The origins of domestic species is a fascinating field of interest for some.
For example, where did the domestic cattle originate? What were some of the overlaying factors that led to its domestication in the first place? Why were wild cattle more successful as domestic species than say, oryx, which were also kept as captive animals by the ancients?
How were specific traits, phenotypic and/or morphological/behavioral, selected for, early on in the domestication of the species?
How many generations of close inbreeding were necessary before the prerequisite 'fixing' -of phenotypic expression- that would characterize the domesticated version- distinguish it from its wild progenitor?
In short, just where and when in the course of history did the domestic cattle (Domestic Species) emerge from its wild ancestor ( Wild Species) ?
When could domestic cattle be distinguished from wild cattle as a matter of fact and not intuition?
This integral step was necessary before cattle would become the foundation of a successful culture utilizing cattle/meat/milk/hide/etc. as its currency; providing an entire society with with staples needed for survival. Cattle culture is one of the founding developmental phases of humanity. So, it's more than just a precursory interest in cattle that leads some to investigate the origins of the domestic cattle. Its a curiosity about our own common history as human beings that leads many towards that field of interest.
Wild Species held in captivity by human beings where self-selection of mates is greatly reduced and bred in a specific direction or direction is called selective-breeding.
This is a prerequisite step in the domestication of a wild species. Once the Wild Species has been transformed by human beings into a largely human-crafted phenomenon, it has skipped the rails, so to speak. Under the supervision and maintenance of human kind, these altered lineages are moving away from the evolutionary potential of a naturally selected creature to become a Domestic Species.
Moving to a slightly different topic:
Learning about the origins of a specific Breed within that Domestic Species tends to draw an interest for a larger number of people, possibly because it draws on cultural inceptions and ingenuity. Where archaeologists are interested in the previous field of interest, many a historian will stake their tent at this subsequent step in the development of a Domestic Species.
Returning to cattle once again, in the migration of a culture characterized by its dependency on domestic cattle, we often witness evidence of the emergence of novel regional strains that differ from the original Domestic Species-often exponentially over time. These new strains may well share a common progenitor at their origin. In other words, these novel strains of the Domestic Species are generally descended of the same Domestic Ancestor. However, for any number of reasons, consequent of specific factors, some known to us and some still a mystery, Unique Regional Strains with a tendency to produce certain mutations, dark red colouration for example, would become breeds.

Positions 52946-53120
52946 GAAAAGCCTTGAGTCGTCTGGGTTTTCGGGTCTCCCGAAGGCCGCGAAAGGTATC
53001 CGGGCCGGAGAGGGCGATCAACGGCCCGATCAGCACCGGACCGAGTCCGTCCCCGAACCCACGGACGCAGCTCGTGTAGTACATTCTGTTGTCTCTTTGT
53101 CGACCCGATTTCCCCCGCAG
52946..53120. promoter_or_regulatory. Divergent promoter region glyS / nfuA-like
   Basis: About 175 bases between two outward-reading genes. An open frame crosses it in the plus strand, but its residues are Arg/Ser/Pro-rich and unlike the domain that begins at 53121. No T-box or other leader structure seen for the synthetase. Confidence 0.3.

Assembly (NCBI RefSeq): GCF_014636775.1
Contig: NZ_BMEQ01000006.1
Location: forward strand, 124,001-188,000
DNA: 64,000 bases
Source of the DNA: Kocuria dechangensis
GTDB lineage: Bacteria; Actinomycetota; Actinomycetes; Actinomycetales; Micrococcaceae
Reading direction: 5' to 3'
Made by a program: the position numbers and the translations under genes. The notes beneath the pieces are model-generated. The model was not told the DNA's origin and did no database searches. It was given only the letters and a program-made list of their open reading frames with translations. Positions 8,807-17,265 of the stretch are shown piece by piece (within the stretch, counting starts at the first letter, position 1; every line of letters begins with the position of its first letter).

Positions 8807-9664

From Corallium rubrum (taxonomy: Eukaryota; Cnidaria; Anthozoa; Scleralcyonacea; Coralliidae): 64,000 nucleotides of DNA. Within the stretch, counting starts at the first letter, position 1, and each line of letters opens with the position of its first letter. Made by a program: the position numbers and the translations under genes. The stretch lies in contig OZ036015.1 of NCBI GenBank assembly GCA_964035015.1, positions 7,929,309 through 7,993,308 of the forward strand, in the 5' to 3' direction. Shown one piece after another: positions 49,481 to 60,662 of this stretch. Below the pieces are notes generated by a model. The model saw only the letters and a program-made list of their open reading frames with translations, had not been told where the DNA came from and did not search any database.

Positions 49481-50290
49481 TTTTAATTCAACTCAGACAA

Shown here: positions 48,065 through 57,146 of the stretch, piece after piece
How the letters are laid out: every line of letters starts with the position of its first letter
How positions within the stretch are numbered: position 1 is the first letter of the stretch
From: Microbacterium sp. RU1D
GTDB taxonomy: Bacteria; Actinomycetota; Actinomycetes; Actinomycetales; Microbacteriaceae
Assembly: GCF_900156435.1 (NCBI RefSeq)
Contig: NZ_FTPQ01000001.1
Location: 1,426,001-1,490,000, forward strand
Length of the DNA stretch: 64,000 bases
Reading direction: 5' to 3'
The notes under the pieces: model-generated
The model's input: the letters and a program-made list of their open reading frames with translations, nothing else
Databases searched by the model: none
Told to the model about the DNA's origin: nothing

Over a period of many hundreds or thousands of years, a Domestic Species becomes of vital importance to a culture of people. Consequently, that culture is enabled to grow and evolve thanks to the consistence resource of protein and fats, leather and so on, provided by that domestic livestock species. This successful culture eventually migrates from its original homelands into a new region, carrying their treasured Domestic Species of livestock with them. The primitive phase of this culture's Domestic Species are, without exception, genetically homogeneous. That is to say that the flocks or herds of this primitive phase in the domestication process are, by necessity, comprised of very closely related individuals. Nevertheless, in relocating to new regions some distance away from their place of origination, these homogeneous populations tend to experience more significant genetic bottlenecks than those closer to the homeland. Perhaps the greatest reason for this is that when a flock or herd member perishes or escapes from captivity, it is not easily replaced.
This further reduces the gene pool.
So, how is a true Breed of a Domestic Species created? That's a two part question.
1. A wild species was held in captivity for unknown number of generations. Captive born progeny were select bred from, within a very small pool of genetic founders. In other words very close relatives were bred together- as a rule and- for generation after generation after generation, until a goodly percentage of unique, naturally selected genes, which would otherwise distinguish a specific evolutionary phenomenon -that is, a Wild Species- these unique genes are basically melted off- through selective breeding between close relatives. This selective breeding- the removing of layer after layer of onion skin inherited via natural selection-- it generates a genetically homogenized domestic species.
Domestic species, by and large, are not fit to survive in the natural habitats of their Wild ancestors. They may however survive and even thrive in environments alien to their ancestors. Human beings tend to create environments that are ideal for their Domestic Species. They may also introduce their primitive domestic species to islands and other environments where predators and competitors are either very rare, or absent altogether. In these situations, the Domestic Species generally reverts to a stage closer to its wild progenitors, as the animals return to a feral existence. In these situations the animals self-perpetuate, selecting their own mates and rearing their own offspring.
2. Cultures responsible for the original domestication of a given Wild Species, may or may not have refined the Domestic Species into respective strains.That is, they may have taken the Wild Species through the first primitive phases of domestication and no further. Through migration and fusion with other cultures;
Through the creation of new cultures, Unique Regional Strains emerge from the original Domestic Species. This generally requires another re assortment of genes from two or more lines of even more thoroughly homogenized founders. Again, returning to domestic cattle, three respective, very closely bred strains of Domestic Cattle are merged into a new herd. While the first few generations of intercrossing between strains dissolves genetic bottlenecks, resulting in a less genetically homogeneous Domestic Cattle herd, close inbreeding within that herd - for example, only one bull is used for two or three generations, only to be replaced by his sons, then grandsons and so on and son for decade after decade- the herd is once more comprised of extremely closely related individuals. This herd is theoretically very different in appearance and perhaps behavior from any of the parental populations. No new genes are introduced and progeny from this one herd are traded and sold over a wide region. There are no other cattle in this region. This population becomes its own breed through time and isolation, genetic drifts and selective breeding. Ecological factors may also be involved, which we will discuss later.